A Beginner’s Guide To Using Themes in Your Content Creation

I was in 10th Grade the first time I was introduced to the idea of themes in literature. My English class was reading the “Scarlet Letter” by Nathaniel Hawthorne. If you went to high school in the USA you probably have a similar memory.

I’ve always been a pretty fast reader especially with fiction so I read ahead of the class and quickly realized that the Scarlet Letter was about so much more than just a woman who had a child out of wedlock.

“The Scarlet Letter” is dripping with themes about society, shame and stigmatization, all of which are universal themes that even a hormone crazed teenager can appreciate which is why it has stood the test of time and is taught to all 10th graders as an example of great literature.

Themes are found throughout literature, but you might be surprised to find out that they are also found in great content marketing.

A theme is what your content is REALLY about beyond the surface levels.

If your content is a picture, the theme is the frame. Themes focus your content on what’s really important the same way picture frames focus your eyes on the photograph.

Let’s look at a couple examples of themes in well known marketer’s content:

Tim Ferriss- Them: “Life hacking.” While I would argue that the theme of the “4 hour workweek” is lifestyle porn for 9 to 5ers, the obvious theme in Ferriss’ content is life hacking. In the “4 hour body” Ferriss details all of the ways that he attempted to hack the human body including his experiments with steroids and what I like to call “Rich guy” medical testing. In a weird bit of life imitating themes Ferriss has now hacked the art of the best selling book and turns transcriptions of his interviews with famous people into bestsellers like “Tools of Titans” which offers wait for it….. Life hacks from the rich and famous. Tim Ferriss is out here living his theme.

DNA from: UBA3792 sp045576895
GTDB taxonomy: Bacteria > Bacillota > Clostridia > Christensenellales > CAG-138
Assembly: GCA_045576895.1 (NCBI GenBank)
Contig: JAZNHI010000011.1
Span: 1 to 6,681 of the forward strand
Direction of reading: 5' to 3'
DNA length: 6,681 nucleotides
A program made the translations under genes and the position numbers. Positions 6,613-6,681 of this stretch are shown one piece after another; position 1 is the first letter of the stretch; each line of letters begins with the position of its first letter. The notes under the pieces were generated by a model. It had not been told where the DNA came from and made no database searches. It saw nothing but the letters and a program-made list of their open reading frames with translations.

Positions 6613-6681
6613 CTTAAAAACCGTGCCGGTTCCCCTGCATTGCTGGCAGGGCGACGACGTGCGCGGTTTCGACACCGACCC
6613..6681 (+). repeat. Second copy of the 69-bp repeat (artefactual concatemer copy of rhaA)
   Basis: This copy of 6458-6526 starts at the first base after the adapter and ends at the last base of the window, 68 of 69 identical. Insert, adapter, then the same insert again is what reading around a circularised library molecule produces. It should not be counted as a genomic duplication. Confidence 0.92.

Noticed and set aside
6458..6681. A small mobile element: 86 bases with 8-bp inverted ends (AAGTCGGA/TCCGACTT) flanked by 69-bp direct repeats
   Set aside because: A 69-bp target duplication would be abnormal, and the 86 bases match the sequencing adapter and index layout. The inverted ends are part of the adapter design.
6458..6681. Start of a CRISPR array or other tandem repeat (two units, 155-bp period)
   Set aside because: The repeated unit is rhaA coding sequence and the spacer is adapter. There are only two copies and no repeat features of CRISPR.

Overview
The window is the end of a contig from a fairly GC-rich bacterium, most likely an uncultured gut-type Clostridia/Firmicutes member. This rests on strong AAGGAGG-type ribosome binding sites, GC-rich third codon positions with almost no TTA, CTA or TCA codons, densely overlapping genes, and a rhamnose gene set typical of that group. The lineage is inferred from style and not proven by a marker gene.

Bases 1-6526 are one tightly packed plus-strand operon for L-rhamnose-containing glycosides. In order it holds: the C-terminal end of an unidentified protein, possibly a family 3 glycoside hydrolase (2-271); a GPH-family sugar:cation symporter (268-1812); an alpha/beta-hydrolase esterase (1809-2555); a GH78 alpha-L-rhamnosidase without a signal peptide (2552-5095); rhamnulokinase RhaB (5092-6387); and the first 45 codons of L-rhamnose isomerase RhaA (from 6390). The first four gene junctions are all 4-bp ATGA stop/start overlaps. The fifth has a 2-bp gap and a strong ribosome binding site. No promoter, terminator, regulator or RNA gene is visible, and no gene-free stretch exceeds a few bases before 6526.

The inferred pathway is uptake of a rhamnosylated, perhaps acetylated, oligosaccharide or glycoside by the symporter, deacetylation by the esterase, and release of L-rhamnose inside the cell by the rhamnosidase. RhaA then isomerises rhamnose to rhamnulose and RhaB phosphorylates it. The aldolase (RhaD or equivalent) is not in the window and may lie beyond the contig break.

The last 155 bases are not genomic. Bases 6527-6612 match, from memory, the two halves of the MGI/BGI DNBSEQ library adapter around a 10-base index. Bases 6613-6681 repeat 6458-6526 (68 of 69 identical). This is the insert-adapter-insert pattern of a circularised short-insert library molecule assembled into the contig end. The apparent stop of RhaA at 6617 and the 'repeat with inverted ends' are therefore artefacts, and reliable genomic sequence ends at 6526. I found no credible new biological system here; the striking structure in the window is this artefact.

Dave Asprey- Theme:”Bulletproof Living.” Dave Asprey originally sprung to fame online with his “Bulletproof Coffee” which combine butter, coconut oil and coffee to create what Dave claimed was the world’s best breakfast and the basis for everything from weight loss to improving your cognitive function. He followed up on this with various other products and diets based on “Bulletproof” living. One thing that wasn’t so bulletproof were some of Dave Asprey’s claims on the Joe Rogan Experience which led Joe to go on this epic rant

Donald Trump – Theme: “I Am Rich, and Successful” Leaving the politics out of it Donald Trump has created 30 years of products and investments out of the theme that he is what a rich successful business person looks like despite never being one of the 100 richest men in America let alone the world. From “The Art of The Deal” through Trump University and the Apprentice Trump has consistently used the themes of wealth and success in every business venture and to drum up billions of dollars of free publicity

Get the idea of what themes are in content now a little bit better?

Great, now let’s look at how to figure out the themes for your content with

3 questions to ask yourself to figure out what your themes are:

  1. What do you want to be known for ? The first part of deciding on your theme is figuring out what you want to be known for? Try to boil this down to 1 or 2 words or phrases that really encapsulate what you want your themes to say about you the same way that Donald Trump uses his themes of rich and successful.
  2. What themes resonate with your clients? In addition to what you want to become known for you also need to keep in mind what resonates with your clients. There’s no point creating content with themes that don’t resonate. This is one of the reason self help resonates so strongly with some people while others just think it’s weird. The themes of self help are things like empowerment, destroying limits, creating the world you want and for some people those themes just don’t resonate.